The reality of working in recruitment

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Editor
Posted
February, 2021

James Taylor, CEO of recruitment consultancy, Macildowie, shares his thoughts on how the industry offers genuine job satisfaction as well as many other benefits for its dedicated workforce

For those working in the recruitment industry it's often the 'buzz' of a fast-paced working environment and the rewards you can secure following a successful day at the office that make it all worthwhile.

Salary

Like any industry, salary can vary from business to business. The average recruitment consultant's salary can significantly increase depending on the location, performance, and bonus schemes that may be on offer. Depending on your role and previous experience, you may be offered a basic salary plus a performance-related bonus or commission.

The numerous opportunities for progression also come with added benefits, with managers earning a basic salary in excess of £40,000.

Not only do consultants enjoy extra income through bonuses, many recruitment firms also offer an excellent EVP (employee value proposition) that covers wellbeing and mental health. From employee discounts and gym membership, to once in a lifetime reward schemes that allow high performers to travel to destinations such as New York and Las Vegas.

Culture

Many working in the sector love the extra incentive of boosting your salary through commission can make the occasional extra hours worth it. Working in a recruitment agency may be demanding at times, however this tends to be balanced with a range of staff incentive schemes and workplace perks. More recently, the industry has been investing significant resources into staff wellbeing initiatives and culture workshops.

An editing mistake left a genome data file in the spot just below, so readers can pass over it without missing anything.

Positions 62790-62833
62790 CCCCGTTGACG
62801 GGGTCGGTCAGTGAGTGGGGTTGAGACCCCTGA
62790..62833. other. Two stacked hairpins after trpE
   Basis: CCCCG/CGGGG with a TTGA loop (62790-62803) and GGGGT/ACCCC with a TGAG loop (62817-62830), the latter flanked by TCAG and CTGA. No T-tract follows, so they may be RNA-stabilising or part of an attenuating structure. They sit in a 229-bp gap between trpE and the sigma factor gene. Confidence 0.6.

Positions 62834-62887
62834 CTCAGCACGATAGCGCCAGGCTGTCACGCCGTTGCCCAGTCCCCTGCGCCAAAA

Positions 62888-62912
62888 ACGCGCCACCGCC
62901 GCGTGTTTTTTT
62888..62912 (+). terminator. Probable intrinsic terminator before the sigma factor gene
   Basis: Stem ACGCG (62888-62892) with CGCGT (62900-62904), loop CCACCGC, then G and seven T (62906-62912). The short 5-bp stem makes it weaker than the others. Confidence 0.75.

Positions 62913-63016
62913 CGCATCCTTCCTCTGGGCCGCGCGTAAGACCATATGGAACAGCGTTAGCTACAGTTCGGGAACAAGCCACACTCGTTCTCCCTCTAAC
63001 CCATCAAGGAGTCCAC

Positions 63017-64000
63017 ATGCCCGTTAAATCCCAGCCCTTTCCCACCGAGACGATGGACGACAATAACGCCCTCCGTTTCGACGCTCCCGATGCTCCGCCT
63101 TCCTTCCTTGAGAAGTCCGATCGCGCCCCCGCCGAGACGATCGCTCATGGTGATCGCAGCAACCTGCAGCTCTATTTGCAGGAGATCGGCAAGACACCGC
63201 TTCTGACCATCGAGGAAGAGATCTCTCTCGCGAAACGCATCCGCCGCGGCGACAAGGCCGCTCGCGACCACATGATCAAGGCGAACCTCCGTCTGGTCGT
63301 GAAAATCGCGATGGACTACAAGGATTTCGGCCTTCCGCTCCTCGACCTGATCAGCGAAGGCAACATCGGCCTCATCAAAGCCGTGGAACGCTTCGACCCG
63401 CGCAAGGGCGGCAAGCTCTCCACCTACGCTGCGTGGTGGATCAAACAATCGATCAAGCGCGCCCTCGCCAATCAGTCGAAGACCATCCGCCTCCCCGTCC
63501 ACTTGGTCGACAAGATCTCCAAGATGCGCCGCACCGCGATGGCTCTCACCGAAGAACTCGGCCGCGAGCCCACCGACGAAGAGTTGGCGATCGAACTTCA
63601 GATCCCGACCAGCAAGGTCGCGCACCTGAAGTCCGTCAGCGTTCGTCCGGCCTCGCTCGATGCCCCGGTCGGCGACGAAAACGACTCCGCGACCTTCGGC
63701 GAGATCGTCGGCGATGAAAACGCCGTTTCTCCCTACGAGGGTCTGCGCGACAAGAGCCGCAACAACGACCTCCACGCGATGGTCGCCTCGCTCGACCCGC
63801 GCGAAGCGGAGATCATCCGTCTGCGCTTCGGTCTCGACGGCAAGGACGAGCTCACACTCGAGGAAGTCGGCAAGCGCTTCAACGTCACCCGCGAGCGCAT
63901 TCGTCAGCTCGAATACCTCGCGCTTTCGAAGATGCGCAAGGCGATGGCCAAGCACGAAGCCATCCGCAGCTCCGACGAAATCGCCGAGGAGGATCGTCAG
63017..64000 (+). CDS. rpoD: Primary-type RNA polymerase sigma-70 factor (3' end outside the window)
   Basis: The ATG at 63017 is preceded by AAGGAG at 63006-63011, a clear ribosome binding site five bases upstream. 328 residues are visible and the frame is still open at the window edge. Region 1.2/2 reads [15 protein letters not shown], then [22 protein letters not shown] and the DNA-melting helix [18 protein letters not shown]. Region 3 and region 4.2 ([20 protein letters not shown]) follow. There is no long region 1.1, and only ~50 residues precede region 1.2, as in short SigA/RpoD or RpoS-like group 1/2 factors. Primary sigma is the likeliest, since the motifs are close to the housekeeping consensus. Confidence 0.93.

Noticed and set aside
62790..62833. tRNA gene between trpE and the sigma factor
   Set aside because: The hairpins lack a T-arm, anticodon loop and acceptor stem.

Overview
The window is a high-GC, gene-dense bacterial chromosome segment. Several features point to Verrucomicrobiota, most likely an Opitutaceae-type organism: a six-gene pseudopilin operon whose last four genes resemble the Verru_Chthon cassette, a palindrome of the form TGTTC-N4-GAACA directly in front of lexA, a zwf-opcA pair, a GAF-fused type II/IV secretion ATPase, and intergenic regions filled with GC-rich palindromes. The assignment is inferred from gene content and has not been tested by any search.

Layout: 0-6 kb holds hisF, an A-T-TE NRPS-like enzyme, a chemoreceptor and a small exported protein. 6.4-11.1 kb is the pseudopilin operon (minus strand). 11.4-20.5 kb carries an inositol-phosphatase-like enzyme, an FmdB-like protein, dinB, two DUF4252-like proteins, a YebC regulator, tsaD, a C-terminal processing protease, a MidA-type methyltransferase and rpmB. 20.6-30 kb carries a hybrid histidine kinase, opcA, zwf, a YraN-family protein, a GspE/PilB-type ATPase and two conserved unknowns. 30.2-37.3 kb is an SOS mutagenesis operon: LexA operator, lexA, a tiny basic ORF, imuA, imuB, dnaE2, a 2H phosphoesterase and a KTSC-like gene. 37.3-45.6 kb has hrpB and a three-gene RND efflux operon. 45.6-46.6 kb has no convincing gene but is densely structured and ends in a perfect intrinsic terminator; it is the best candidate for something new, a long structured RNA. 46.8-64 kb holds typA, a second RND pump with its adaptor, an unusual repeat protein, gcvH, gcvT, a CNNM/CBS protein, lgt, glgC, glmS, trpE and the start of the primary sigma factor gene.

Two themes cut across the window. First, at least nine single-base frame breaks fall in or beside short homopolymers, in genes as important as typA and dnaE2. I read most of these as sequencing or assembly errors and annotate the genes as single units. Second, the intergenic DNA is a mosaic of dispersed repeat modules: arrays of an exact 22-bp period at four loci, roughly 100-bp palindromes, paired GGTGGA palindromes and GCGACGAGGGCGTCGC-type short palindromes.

These schemes are enabling staff to voice their opinion on how the workplace can be improved, ensuring a transparent culture conducive to a happy working environment.

Flexible working was already on the rise before COVID-19, but the pandemic has undoubtedly accelerated this and I don't envisage recruitment going back to being five days a week in the office. The next big challenge for all businesses is how to ensure that their staff can be upskilled and inspired while working from home. Those recruitment businesses adopting digital technologies will prosper and benefit culturally as a result.

Employees typically benefit from leading performance coaches and enjoy nights out on behalf of the company, all of which drive the team's desire to succeed and boost morale. During lockdown, Macildowie have hosted twice-weekly HIIT PT sessions to keep people active and fit, we have also extended our lunchbreak from 12pm to 1.30pm to allow everyone to get out and about for some fresh air during day light hours.

Competitiveness

Appealing to a range of skillsets and expertise, securing a graduate or entry-level role in a recruitment consultancy can be competitive and requires you to have a determined mindset.

Often 'soft skills', such as the ability to communicate effectively, manage your own time and succeed under pressure are the most valuable. Recruitment is a people-focused career, so being able to build rapport and establish strong relationships is essential.

Previous sales experience may be viewed as beneficial but is by no means required and most organisations offer in-house training alongside rigorous personal development plans.

If you can prove yourself as a successful recruitment consultant, able to interact with clients and candidates to secure a high volume of successful hires, you may find you are quickly promoted. Securing a management position offers the opportunity to manage your own team, develop a broader range of skills and allow you to further progress and develop.